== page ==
One in six reported that a PA had broken office equipment, and one in eight said they had stolen it. A full 23 percent said that a PA had told someone something that was secret or confidential, and 15 percent had used a company card for personal use. And of course, those are only the debaucherous activities that business people know about.
"That's the concerning thing," said Lashbrooke. "There must be a high percentage of people who either don't know about it or would be too embarrassed to admit it."
Time etc argues that a virtual assistant is a safer and more secure option than a physical assistant, and that for most of its approximately 4,500 clients, it's 80 to 90 percent cheaper. While a virtual assistant can't do physical tasks like getting coffee, outsourcing assistants reduces human resources costs and can be more efficient than a full-time employee, said Lashbrooke.
"When people in a small business hire a personal assistant, they don't utilize them very much," said Lashbrooke. "With a virtual assistant, they pay only for the time their virtual assistant does anything for them."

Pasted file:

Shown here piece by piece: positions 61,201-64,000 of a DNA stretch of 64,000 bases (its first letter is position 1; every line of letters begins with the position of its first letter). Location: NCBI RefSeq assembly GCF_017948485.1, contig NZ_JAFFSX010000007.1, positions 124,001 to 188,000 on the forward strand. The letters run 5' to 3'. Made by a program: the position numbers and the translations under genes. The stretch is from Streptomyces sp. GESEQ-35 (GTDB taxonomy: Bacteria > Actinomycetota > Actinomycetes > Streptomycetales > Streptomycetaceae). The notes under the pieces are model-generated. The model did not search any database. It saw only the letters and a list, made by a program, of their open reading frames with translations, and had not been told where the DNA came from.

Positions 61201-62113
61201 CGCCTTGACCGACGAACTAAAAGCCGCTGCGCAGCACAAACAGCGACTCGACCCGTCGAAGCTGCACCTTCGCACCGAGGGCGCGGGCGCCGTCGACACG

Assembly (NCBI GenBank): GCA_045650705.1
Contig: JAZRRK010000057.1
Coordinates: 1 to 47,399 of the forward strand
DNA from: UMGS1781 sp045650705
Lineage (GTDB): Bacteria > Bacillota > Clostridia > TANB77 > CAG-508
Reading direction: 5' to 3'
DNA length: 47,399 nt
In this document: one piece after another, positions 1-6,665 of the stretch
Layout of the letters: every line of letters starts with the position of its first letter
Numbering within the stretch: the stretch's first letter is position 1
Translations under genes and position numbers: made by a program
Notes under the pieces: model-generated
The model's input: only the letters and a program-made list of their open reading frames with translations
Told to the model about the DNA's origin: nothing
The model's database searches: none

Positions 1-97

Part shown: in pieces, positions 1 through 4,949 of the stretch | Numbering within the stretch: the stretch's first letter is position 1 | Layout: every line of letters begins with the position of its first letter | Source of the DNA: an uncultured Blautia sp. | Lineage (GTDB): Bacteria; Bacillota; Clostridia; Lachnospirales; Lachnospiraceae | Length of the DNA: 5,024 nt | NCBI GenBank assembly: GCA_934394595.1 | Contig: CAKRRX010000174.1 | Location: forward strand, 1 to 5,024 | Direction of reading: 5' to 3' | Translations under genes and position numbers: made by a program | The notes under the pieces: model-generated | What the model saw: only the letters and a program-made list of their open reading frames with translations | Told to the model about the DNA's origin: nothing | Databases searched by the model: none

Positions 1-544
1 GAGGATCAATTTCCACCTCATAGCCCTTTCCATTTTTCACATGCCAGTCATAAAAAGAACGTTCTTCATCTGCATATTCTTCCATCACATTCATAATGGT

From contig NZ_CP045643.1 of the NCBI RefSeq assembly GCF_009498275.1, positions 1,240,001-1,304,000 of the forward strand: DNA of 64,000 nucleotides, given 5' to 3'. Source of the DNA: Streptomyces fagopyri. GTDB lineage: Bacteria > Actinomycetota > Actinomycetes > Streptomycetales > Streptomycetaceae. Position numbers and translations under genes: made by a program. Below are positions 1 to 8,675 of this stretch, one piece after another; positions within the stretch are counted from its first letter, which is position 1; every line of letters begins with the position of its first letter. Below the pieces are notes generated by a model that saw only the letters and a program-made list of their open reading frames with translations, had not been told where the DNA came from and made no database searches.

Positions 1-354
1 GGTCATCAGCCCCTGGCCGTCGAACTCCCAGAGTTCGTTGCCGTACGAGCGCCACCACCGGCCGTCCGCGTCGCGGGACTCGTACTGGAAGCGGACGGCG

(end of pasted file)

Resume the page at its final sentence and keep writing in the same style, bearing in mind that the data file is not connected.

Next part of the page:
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And it turns out that a lot of small-business owners and operators with 100 employees or fewer end up doing a lot of menial office tasks themselves anyway. According to the survey, 61 percent have restocked their bathroom toilet paper, 70 percent have taken out the garbage and 60 percent have processed company invoices.
As technology makes outside services more seamless, more companies are moving towards maintaining only a core team of crucial employees and relying on providers such as Time etc for everything else, said Lashbrooke.
"These are time-poor, busy people trying to grow companies and working long hours," he said. "It's interesting how much time all these things—the drugs in the office and the parties—how much time they take up dealing with those issues when they come up."